I feel it was important that the fundamental conflict (you know, of nice guy versus utter ass) between Tyrion and Joffrey was established so early on. It not only helped to introduce the reader to the tension between Tyrion and his family but also serves as a prelude to what is to come in ACoK. We also get an introduction to Tyrion’s greatest strength (in my opinion at least) – his observational skills and basic intellect. Sure, reading those books and burning the midnight oil gave him the aura of a learned man, but I felt that it was his sharp eyes during the breakfast that defines his character. It is wholly possible for someone to be highly intelligent but totally oblivious but Tyrion is sharp enough that his mind is always applied to the matter at hand.
Aside from that, I’m curious as to what exactly the Hound’s angle here is. Clearly, he bears no fondness towards Tyrion, who by all means holds nothing but contempt for the Hound, but I didn’t get the sense that the Hound held Joff in any high regard either. Sure, one could say that the Hound was just sucking up, but that doesn’t really seem right – maybe he just disliked Tyrion that much? Also, this should go without saying, but I still greatly enjoyed Tyrion bitch slapping Joffrey and how utterly incapable of responding Joffrey was. While the Hound is dead right – Joff will certainly remember the insult and it won’t do Tyrion any favours down the line, it is was still immensely satisfying from the reader’s perspective for someone to put that brat in his place. Unfortunately it doesn’t last very long, but as they say, it’s the thought that counts – indeed, this incident earned Tyrion some serious brownie points from the readership.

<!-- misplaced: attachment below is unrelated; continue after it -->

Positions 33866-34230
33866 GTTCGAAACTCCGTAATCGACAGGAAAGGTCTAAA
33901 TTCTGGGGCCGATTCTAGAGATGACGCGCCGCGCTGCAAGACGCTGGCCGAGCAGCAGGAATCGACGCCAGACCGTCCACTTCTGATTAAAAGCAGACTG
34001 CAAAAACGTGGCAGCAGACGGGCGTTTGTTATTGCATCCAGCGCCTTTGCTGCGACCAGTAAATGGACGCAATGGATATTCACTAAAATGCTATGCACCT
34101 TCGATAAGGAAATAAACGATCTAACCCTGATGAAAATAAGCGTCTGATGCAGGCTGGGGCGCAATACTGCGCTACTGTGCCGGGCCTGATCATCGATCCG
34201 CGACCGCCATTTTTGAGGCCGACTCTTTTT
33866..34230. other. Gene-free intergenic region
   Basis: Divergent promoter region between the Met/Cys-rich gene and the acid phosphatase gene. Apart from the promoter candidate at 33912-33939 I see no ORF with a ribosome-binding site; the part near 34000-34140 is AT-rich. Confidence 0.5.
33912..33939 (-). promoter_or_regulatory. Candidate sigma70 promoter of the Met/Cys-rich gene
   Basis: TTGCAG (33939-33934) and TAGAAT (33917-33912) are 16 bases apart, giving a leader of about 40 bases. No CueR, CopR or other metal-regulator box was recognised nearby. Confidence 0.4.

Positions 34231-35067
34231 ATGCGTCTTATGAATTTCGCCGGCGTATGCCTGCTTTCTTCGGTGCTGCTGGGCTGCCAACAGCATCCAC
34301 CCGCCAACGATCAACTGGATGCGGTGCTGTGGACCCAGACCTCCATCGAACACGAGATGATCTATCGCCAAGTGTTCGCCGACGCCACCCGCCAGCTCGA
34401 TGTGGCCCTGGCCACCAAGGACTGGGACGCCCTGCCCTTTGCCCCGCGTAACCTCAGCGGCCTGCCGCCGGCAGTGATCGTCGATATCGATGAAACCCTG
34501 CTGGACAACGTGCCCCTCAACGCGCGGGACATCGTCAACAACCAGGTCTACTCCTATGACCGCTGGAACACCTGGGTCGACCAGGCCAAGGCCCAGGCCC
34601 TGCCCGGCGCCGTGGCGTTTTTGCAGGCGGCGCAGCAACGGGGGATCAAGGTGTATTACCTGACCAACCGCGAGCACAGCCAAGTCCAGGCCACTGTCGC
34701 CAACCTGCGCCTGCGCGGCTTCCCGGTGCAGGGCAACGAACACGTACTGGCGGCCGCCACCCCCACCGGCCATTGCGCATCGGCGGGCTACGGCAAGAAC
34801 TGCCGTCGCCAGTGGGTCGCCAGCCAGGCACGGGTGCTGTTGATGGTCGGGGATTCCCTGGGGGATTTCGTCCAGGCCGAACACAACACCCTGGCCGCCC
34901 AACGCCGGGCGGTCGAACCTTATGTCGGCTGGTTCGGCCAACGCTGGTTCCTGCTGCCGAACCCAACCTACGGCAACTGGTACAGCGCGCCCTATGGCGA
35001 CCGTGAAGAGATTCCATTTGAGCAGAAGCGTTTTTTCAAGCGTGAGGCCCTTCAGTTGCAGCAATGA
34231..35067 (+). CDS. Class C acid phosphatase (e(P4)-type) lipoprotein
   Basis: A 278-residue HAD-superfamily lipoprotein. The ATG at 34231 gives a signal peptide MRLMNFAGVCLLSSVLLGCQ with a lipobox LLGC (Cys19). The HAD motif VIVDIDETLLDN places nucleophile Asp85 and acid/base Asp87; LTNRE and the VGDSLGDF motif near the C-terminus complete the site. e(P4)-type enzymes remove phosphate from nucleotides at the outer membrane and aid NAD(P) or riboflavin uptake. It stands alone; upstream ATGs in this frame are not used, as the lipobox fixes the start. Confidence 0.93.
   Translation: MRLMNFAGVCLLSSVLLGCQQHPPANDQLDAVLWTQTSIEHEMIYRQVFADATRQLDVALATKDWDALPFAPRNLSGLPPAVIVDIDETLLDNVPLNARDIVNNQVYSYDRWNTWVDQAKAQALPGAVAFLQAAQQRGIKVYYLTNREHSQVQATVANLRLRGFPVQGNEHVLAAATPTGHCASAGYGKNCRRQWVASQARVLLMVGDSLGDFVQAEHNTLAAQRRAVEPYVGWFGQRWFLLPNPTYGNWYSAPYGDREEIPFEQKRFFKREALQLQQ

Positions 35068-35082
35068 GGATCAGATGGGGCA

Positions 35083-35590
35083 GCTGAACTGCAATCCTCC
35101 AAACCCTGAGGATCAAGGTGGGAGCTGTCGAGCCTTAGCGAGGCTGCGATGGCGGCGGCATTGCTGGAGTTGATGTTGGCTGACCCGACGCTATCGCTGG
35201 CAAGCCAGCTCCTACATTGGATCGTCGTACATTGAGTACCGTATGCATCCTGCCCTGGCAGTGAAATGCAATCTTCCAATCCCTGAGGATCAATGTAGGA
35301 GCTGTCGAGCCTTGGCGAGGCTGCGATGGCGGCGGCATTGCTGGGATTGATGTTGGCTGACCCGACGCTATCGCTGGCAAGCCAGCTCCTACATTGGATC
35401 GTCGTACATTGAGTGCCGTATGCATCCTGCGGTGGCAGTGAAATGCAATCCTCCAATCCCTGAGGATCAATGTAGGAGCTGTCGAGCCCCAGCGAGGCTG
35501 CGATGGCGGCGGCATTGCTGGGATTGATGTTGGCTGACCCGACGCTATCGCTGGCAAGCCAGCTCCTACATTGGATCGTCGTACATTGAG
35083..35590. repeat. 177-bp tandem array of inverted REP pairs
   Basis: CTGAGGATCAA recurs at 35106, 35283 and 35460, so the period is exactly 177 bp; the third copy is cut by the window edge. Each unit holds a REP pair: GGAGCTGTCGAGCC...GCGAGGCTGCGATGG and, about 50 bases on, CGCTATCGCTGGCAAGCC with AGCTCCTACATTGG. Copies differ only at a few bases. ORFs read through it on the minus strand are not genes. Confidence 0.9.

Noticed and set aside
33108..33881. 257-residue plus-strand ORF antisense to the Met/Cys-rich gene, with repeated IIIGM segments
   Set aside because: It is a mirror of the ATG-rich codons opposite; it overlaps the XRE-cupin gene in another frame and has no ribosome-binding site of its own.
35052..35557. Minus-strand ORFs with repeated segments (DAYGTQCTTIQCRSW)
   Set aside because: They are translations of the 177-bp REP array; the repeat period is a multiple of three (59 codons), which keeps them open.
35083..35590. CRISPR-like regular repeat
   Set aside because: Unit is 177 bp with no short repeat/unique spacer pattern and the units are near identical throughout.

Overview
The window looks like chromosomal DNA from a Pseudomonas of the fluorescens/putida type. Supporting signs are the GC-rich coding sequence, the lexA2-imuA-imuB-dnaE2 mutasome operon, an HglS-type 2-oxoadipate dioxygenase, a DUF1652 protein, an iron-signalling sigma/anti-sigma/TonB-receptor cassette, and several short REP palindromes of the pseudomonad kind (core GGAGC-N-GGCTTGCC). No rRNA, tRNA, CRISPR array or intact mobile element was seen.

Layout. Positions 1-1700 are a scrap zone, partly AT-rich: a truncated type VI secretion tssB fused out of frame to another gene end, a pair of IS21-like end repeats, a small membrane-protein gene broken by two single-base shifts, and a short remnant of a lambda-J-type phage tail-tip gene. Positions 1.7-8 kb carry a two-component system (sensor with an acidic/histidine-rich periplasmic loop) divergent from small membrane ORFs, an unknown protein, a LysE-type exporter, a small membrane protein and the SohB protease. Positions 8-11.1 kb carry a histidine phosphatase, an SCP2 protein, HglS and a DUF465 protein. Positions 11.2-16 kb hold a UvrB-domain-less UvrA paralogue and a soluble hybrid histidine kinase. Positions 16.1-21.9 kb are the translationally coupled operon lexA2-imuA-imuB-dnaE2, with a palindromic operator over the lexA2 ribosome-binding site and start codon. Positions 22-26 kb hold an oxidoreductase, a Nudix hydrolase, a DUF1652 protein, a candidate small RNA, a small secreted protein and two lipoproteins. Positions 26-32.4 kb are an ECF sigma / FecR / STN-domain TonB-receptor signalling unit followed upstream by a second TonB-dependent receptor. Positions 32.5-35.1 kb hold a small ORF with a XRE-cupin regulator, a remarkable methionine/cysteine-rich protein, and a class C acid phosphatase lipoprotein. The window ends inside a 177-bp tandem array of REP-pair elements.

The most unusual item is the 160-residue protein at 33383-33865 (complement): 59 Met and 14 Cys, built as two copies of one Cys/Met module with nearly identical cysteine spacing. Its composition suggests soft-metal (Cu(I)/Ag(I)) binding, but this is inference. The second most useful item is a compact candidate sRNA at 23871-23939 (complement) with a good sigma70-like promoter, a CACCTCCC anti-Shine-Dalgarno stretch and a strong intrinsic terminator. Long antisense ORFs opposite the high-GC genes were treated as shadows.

The other thing I’m not still clear on is whether or not Tyrion knows about Cersei’s and Jaime’s dirty little secret at this point. I initially thought that he figured it out only in ACoK after some insinuation from the Littlefinger or Varys, but I can’t remember if that’s the case and certainly, his words here are ambiguous. For one thing, Tyrion idol worships Jaime (who I recently discovered is considerably older than him) and would forgive any number of faults. Well, not literally any number of faults as we discover latter in the series, but this is a pretty big fault to cover up though it would do Tyrion himself absolutely no good to reveal that he knows the secret even if he does.
This was a short chapter so there isn’t much more that I want to comment on, really. Well, except this: so Ned and Robert are supposed to be bros right? Why would Tyrion assume that Robert would still command Ned to go down South with him while his son’s life hangs in the balance? Picture this convo:
Ned: Dude, shit just got real. Kid’s dying and shit. I’ma have to bail on the trip.
Robert: Dude…fuck that. I got mad pussy for ya down South. Let’s ride.
Ned: ….Ok. Let’s ride.
It doesn’t seem in character with Ned – he loves his family, remember? And even if you make the argument that death is familiar thing to people in this setting, and especially so up North, it still means that Ned is cold as ice for leaving his wife (who as we find out soon has reacted marvelously to this development) and his inexperienced eldest son to man the castle all because Robert is too lazy and incompetent to do it himself. Not cool, bro. Not cool.
(On a more serious note, I do appreciate that Robert has spent time with Ned since the fall. I just found it strange that he would still ‘command’ him to go down South, though perhaps Tyrion doesn’t actually know and is just guessing instead)